how about su27? there was doctrine about what to use aircraft for...

the best interceptor of the era?

 

I don't know... I digested all the info i could get my hands on at that time but i was young then and it is an awfull long time ago... Remember only the for me most remarkable stuff. 


Edited by Unicorn_of_Steel, 29 May 2020 - 11:57 AM.


bnmm113 #18 Posted 29 May 2020 - 11:56 AM

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View PostUnicorn_of_Steel, on 29 May 2020 - 11:51 AM, said:

I hope more players with actual knowledge of real tanks join this thread, i find it very interesting to learn about the real differences and strenghts! 


was in t55, 54, 72... and a shitload of us/german etc designed tanks...

you cant be in a t55, for example for 8 hours, while you can be in a centurion (lets say)...

but battle likely wont last more than a couple hours.

pure combat the soviet tanks would win, of course depending on a lot of things, most battles, bot would likely loose the war, duer to other things.

 

it is very hard to compare tanks with completely different doctrine in mind.



Jauhesammutin #19 Posted 29 May 2020 - 12:21 PM

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View PostDaniulSims, on 28 May 2020 - 07:51 PM, said:

The philosophy of Soviet tank design is a fascinating thing on its own.


And while I do genuinely believe in the above statement, I wanted to use it just to remind myself of this thread to see all the people who'll say "bAD Irl BuT Op iN WoT RaSHA bIaS"

I guess those players think that tanks fight IRL like they do in WoT. Tank vs tank only in "close" quarters.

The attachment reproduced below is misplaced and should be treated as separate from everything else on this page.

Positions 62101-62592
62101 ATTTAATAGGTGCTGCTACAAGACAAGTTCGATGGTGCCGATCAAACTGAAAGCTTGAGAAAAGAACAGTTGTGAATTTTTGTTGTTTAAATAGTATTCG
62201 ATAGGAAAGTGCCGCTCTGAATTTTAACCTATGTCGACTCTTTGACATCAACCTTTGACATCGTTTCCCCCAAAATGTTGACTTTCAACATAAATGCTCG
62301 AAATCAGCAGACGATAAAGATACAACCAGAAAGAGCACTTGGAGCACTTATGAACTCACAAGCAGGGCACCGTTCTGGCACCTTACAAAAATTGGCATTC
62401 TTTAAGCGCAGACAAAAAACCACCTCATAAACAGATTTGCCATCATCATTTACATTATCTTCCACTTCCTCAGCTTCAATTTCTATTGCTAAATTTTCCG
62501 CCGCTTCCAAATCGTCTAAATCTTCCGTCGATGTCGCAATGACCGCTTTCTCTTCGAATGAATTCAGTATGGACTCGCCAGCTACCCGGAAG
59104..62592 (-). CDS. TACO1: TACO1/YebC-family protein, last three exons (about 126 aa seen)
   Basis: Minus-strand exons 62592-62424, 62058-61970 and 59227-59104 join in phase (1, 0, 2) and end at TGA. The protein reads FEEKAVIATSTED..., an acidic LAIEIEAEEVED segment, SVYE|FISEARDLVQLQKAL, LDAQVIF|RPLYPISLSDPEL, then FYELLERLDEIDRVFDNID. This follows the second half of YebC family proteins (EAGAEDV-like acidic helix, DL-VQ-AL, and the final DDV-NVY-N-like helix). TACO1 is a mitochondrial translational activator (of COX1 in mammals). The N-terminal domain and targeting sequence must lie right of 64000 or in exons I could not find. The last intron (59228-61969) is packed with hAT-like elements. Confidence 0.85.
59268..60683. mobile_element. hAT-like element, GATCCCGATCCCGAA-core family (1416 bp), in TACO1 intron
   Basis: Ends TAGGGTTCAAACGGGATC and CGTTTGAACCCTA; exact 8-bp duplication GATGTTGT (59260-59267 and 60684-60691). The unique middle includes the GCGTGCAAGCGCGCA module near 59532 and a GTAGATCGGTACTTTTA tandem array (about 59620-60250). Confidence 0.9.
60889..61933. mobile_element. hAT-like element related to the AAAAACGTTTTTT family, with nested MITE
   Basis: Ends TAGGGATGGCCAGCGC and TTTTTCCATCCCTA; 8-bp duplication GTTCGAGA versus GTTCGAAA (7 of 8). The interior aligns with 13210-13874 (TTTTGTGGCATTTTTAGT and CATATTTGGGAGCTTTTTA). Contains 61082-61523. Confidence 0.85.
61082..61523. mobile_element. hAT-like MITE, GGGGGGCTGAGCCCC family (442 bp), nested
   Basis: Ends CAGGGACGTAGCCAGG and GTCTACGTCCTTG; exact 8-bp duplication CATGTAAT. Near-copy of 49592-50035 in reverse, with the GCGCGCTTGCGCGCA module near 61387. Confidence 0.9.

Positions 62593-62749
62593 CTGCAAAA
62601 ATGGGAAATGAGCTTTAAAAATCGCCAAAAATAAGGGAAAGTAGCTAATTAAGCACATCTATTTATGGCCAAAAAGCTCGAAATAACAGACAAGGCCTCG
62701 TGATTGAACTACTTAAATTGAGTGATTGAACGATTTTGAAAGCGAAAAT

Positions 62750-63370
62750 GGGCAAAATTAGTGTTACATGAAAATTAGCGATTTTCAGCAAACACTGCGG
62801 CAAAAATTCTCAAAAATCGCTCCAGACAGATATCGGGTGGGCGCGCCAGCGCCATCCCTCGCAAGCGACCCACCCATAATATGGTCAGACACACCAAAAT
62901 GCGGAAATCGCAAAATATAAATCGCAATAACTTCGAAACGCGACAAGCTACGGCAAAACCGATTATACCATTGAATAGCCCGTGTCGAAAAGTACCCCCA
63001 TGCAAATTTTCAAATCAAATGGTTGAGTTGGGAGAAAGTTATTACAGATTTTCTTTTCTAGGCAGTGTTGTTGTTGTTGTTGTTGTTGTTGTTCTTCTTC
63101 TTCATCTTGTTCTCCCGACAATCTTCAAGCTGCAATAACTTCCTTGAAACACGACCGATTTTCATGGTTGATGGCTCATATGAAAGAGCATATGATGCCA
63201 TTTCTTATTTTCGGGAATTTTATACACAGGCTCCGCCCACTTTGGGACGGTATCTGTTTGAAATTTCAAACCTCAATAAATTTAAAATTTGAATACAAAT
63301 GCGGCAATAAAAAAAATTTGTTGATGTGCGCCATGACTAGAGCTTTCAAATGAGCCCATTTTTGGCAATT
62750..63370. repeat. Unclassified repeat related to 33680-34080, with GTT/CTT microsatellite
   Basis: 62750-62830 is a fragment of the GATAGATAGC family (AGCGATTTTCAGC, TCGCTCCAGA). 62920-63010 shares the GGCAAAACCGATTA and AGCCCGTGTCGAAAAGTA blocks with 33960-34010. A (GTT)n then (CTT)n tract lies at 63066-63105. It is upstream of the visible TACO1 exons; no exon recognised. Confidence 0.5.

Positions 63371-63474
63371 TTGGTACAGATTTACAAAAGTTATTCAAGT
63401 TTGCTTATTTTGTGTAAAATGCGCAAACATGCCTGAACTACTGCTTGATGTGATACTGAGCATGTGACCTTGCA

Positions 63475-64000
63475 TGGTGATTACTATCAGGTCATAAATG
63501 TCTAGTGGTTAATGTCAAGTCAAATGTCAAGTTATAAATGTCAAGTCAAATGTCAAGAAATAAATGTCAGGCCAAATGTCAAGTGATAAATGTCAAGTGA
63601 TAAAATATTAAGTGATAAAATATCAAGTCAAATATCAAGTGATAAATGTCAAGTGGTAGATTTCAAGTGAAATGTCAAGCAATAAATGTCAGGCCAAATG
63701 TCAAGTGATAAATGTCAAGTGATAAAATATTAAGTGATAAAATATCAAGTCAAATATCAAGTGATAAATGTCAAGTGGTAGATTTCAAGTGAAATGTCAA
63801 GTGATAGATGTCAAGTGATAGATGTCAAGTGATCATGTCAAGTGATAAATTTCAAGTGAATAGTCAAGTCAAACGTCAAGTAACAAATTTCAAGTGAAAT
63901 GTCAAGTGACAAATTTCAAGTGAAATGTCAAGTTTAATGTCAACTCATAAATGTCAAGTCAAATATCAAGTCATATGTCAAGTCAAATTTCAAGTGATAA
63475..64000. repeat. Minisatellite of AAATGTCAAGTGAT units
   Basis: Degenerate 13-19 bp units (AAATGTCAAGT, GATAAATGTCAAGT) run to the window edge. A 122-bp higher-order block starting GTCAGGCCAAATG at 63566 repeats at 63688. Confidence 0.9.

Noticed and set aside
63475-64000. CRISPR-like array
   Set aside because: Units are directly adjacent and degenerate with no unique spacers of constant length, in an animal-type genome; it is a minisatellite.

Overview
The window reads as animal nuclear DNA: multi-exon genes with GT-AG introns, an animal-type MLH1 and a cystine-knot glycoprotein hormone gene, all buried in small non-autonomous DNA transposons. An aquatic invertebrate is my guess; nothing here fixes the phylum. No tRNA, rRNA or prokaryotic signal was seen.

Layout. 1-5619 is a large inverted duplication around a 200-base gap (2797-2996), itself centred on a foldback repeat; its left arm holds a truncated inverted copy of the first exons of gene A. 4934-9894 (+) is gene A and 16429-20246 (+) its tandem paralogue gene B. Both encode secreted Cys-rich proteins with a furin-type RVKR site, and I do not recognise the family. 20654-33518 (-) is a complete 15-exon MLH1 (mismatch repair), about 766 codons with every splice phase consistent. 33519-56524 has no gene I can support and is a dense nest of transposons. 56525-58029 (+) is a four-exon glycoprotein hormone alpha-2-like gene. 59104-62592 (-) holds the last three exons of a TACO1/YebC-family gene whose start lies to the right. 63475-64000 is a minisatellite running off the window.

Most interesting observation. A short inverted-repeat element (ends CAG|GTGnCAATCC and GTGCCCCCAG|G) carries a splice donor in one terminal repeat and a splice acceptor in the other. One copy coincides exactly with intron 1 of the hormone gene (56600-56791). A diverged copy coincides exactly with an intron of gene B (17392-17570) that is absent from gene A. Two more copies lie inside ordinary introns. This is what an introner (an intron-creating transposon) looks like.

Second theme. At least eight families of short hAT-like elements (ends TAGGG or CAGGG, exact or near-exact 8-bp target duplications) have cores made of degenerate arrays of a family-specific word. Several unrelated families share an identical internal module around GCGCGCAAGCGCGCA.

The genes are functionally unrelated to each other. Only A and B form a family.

Whereas in reality you have infantry, artillery and air force mashed up all together. All support the infantry and not the other way around.

I would guess it's quite rare for two tanks to meet head-on as if both are attacking. Usually the other one is defending and they will always have an advantage. 

If you are attacking you need more force. You don't really need the best ergonomics or electronic systems as your tanks are going to get destroyed anyways, that's the nature of attacking. On the other hand if you are defending you don't need them either as you are going to get the first shot off and then you can pull back to another position (of course you need a powerful enough gun to do damage). 

 

I guess the mentality is that (already pointed out before) Nato forces want to have "everlasting" tanks whereas the Soviets just wanted to have a lot of them.



qpranger #20 Posted 29 May 2020 - 12:28 PM

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View PostDutchBaron_, on 28 May 2020 - 10:42 PM, said:

Serously tho, most of those object tanks would have been an ergonomic hell for their crews...

 

Tank crew.PNG

 


 

 

That is why my idea to genetically breed hamsters intelligent enough to drive a tank and shoot its cannon makes perfect sense.